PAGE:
Four Striker Formations:
This is not an issue with a four-man strike force, which simply employs pushed up ML/Rs as FL/Rs.
With those terms clarified, we can continue with the frameworks.
Managerial Type & Mentality Systems
The two primary tactical instructions (mentality and creative freedom) are the most difficult to translate into real world footballing language. It is difficult to imagine a manager specifying exactly how attacking each player should be or how much he is allowed to deviate from managerial instructions to the degree the sliders allow. Such levels of precision have traditionally caused much angst and argument among FM managers and have often been heavily criticised as being too complex. In attempting to unravel these complexities, we’d like to offer a new conceptualisation of these sliders as determining manager type as much as the tactics of the team.
The two polarities of managerial type are the Authoritarian and the Libertarian manager. The Authoritarian determines every aspect of the team’s play and expects each player to follow his instructions to the letter. Mentality structure will be individually tailored to the players and creative freedom will be close to non-existent. The team will play very precise, controlled football with little flair or creativity and heavily rely on set pieces and set moves to score. On the other hand, the Libertarian manager has a rough idea of how attacking or defensive his team should be for each match and gives players their heads. The mentality structure will be very generic and creative freedom will be high. The team will play free-flowing football and goals will come from all types of open-play moves.
As in real life, these two managerial stereotypes, although potentially successful short-term, are likely to fail in the long run as they are too one-dimensional in approach. The overly structured manager can take his highly controlled style of football to the top level but is often too regimented to remain there, with his teams failing to offer enough flair and creativity to break down high-class defences. However, he should be able to keep a poor squad up simply by playing percentage football. The flair and creativity focused manager will do very well with a squad full of players who can operate at the higher end of the divisional level but will fail to bring enough tactical acumen to the table to win really big matches and titles. With a poor squad, he is likely to be an unmitigated disaster, as he will ask his players to do things of which they are not capable.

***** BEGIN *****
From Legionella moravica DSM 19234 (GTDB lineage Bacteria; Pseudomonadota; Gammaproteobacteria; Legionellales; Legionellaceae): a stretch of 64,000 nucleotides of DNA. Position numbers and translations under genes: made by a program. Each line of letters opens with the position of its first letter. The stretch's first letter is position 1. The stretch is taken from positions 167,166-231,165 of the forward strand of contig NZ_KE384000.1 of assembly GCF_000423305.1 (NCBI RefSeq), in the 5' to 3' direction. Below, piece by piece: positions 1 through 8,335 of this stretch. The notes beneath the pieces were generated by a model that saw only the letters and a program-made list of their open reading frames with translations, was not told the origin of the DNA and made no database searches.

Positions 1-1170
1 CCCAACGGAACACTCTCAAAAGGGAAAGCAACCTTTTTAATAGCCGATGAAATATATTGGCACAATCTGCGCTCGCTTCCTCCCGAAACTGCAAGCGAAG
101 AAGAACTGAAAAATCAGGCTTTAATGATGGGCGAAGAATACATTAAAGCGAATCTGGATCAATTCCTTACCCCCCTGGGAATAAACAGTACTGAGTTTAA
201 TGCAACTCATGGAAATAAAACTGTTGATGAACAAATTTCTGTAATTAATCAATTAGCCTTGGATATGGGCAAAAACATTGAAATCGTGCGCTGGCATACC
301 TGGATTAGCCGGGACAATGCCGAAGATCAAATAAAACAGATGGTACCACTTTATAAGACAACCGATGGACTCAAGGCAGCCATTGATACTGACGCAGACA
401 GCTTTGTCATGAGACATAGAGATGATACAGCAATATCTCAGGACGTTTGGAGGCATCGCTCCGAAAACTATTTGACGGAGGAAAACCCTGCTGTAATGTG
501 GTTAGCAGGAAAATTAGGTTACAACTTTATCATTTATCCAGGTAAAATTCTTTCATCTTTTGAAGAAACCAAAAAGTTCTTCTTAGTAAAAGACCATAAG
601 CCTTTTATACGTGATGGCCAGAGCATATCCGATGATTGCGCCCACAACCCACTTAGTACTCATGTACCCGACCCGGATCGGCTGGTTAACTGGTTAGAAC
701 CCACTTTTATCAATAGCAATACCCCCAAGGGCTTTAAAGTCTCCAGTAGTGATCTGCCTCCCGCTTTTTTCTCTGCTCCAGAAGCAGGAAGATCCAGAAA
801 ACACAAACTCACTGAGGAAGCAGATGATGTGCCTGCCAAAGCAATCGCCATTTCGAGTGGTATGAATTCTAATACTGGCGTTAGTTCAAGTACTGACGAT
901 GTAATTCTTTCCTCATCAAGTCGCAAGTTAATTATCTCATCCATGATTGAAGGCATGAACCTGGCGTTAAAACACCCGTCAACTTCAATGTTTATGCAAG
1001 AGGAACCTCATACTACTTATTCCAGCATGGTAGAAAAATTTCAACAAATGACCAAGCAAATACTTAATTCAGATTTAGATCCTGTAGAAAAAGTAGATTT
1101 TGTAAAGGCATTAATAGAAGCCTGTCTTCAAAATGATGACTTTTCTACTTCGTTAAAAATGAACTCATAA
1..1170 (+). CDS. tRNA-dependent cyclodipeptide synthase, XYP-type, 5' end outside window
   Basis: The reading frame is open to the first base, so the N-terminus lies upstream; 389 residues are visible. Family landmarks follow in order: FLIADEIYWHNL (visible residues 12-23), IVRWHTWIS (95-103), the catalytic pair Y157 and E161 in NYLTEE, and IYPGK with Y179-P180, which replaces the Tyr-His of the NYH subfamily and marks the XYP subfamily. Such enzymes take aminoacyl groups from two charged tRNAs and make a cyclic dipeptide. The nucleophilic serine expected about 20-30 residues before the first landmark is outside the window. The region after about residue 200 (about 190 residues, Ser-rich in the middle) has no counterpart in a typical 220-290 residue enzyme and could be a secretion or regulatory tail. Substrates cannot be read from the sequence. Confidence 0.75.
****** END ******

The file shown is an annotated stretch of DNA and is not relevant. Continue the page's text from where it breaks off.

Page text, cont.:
As with real life managers, the successful FM09 manager will need to learn how to balance a systematic approach to formation structure with a trust in which players can be allowed the creative freedom to express themselves without disrupting his overall tactical vision. Knowing which type of manager you are will then enable you to choose or design a mentality system that best suits your style. Some systems better suit a manager at the Authoritarian end of the scale, as they can do well with restricted creative freedom, whereas others are friendlier to the Libertarian axis, requiring a lot of creativity and flair to flourish.
No matter which one you choose it is likely that they will need to be tweaked further to suit your own playing preference, managerial style and the ability of the individual players at your disposal. You might be an aggressive manager that tries to impose his particular style of play on the opposition and thus veer towards an attacking framework with low creative freedom. You might examine your opponent's strategy in fine detail and assign the majority of players to counter it whilst relying on an elite few to do the creative stuff. There is no 'best way' to play or manage. However, somewhere there will be a style of play that best suits your temperament and vision. The following section outlines a number of mentality approaches that have worked over the last few versions, alongside their relative suitability to managerial type.
The mentality systems will be presented in order, ranging from the most Authoritarian approaches at the top to the most Libertarian at the bottom. Authoritarian mentality systems assign specified mentalities and instructions to every player, whereas Libertarian ones are more simple and team-based. The mentality structures illustrated indicate how a standard match strategy would look. However, the actual player mentality values shown are just to illustrate the settings and don't have to be followed precisely. If you are a cautious manager, your starting mentality (DCs) can drop to five. If you are more aggressive, you could have a lowest starting mentality of eleven. To design a complementary attacking strategy, simply raise each value by four to eight notches, depending on your standard settings. For a defensive strategy, lower by four to eight.